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Cost and quality of life analysis of HIV self-testing and facility-based HIV testing and counseling in Blantyre, Malawi

Maheswaran et al.

Publication year


Type of approach

Type of assistance
Directly assisted


Study population
General population

Study design

Sample size

UNAIDS HIV prevalence (2017)
9.1 [8.4 - 9.9]

The aim of this study is to investigate whether or not local HIV testing and counseling services will increase knowledge of HIV status and encourage early entry into HIV care leading to fewer new episodes of TB among the entire community. HIV testing will include the option of self-testing for HIV at home and in private. HIV care will be provided through the routine public health services, but with the addition of a drug (isoniazid) provided by the study team to prevent TB.

Summary of findings
A total of 1241 participants underwent either HIVST (n=775) or facility-based HIV testing and counseling (HTC) (n=446). The mean societal cost per participant tested through HIVST (US$9.23; 95% CI: US$9.14-US$9.32) was lower than through facility-based HTC (US$11.84; 95% CI: US$10.81-12.86). Although the mean health-provider cost per participant tested through HIVST (US$8.78) was comparable to facility-based HTC (range: US$7.53-US$10.57), the associated mean direct non-medical and indirect cost was lower (US$2.93; 95 % CI: US$1.90-US$3.96). The mean health-provider cost per HIV-positive participant identified through HIVST was higher (US$97.50) than for health facilities (range: US$25.18-US$76.14), as was the mean cost per HIV-positive individual assessed for antiretroviral therapy (ART) eligibility and the mean cost per HIV-positive individual initiated onto ART.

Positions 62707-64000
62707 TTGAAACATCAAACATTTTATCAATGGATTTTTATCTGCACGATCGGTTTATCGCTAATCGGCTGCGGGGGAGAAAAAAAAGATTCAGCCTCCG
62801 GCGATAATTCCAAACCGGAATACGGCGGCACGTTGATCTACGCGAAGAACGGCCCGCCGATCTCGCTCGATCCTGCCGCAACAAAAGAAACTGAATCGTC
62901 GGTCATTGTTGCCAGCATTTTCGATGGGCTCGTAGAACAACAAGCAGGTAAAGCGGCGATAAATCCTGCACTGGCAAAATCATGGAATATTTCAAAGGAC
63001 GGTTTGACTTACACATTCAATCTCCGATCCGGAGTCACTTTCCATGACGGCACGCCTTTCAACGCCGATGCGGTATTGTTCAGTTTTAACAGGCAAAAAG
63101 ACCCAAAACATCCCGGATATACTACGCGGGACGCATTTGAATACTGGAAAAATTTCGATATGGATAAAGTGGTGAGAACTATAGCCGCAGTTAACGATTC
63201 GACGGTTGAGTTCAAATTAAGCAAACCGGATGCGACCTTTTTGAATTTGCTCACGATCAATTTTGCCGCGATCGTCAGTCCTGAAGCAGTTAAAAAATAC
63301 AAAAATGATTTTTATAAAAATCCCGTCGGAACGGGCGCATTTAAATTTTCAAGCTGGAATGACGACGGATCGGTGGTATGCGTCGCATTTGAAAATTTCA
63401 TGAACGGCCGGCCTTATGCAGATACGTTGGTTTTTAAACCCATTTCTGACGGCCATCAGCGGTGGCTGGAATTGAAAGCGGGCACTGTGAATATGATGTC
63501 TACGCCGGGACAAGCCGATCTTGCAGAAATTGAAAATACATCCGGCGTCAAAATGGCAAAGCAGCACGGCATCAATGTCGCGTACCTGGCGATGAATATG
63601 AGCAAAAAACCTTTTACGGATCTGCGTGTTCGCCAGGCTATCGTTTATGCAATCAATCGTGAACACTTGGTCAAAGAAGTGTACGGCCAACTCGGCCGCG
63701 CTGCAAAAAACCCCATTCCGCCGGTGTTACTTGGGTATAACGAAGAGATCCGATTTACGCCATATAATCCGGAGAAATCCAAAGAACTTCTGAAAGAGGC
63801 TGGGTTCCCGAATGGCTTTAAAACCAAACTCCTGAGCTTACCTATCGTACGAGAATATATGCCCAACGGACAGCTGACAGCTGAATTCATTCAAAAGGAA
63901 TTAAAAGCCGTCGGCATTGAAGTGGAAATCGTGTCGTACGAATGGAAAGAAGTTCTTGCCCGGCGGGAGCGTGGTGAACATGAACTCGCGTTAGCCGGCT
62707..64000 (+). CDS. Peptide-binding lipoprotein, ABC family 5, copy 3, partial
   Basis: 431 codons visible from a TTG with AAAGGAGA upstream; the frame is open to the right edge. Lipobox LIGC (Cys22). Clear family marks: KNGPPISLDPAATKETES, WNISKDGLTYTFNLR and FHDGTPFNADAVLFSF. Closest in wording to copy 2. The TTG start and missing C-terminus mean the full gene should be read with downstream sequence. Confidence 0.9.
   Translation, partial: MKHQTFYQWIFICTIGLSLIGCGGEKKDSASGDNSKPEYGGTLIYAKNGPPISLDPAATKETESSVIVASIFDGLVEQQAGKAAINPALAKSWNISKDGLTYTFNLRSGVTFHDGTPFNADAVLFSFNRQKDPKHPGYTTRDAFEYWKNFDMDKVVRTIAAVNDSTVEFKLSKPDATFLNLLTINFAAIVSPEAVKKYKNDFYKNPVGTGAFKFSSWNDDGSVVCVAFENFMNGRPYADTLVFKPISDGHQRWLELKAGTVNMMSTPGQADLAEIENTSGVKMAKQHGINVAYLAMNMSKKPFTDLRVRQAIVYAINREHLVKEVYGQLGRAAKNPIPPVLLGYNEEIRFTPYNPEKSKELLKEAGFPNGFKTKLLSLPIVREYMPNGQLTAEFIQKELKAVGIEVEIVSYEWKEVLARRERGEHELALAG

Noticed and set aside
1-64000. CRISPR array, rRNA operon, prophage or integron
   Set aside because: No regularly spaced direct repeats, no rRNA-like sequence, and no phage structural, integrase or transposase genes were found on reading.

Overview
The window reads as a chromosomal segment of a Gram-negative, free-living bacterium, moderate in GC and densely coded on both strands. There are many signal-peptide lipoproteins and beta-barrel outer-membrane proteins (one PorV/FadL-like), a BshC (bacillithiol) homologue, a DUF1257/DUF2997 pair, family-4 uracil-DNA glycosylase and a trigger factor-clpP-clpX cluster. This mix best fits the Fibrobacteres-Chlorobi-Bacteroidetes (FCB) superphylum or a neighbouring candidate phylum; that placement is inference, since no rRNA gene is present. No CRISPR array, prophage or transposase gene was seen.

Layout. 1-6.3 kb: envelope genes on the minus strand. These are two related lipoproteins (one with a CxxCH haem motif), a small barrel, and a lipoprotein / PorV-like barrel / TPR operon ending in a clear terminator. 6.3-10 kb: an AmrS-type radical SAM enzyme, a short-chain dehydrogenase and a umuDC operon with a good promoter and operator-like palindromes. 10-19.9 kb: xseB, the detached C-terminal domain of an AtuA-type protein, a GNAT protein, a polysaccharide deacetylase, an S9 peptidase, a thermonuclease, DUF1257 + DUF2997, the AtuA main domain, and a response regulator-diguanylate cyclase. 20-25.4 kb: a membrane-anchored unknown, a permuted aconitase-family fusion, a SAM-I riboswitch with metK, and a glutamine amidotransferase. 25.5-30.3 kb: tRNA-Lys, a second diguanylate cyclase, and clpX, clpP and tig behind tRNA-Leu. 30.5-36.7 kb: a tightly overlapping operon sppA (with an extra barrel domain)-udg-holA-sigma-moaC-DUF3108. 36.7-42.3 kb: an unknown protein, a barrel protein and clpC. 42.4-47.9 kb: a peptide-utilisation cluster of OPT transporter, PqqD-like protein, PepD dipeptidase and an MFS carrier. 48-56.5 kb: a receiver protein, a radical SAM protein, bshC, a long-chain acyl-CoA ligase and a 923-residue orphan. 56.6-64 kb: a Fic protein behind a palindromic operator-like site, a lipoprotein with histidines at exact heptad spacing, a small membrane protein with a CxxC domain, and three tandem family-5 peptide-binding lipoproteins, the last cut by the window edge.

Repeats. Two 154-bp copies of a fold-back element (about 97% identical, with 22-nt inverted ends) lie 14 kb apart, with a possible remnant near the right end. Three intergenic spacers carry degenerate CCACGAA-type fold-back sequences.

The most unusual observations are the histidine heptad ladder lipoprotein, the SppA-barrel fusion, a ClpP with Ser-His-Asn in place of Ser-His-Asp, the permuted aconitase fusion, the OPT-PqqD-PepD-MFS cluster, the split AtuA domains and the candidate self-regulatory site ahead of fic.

Acceptability details

Willingness to pay

Willingness to pay details




HIV positivity

Accuracy details

Social harm

Linkage to prevention, care and treatment


Study status

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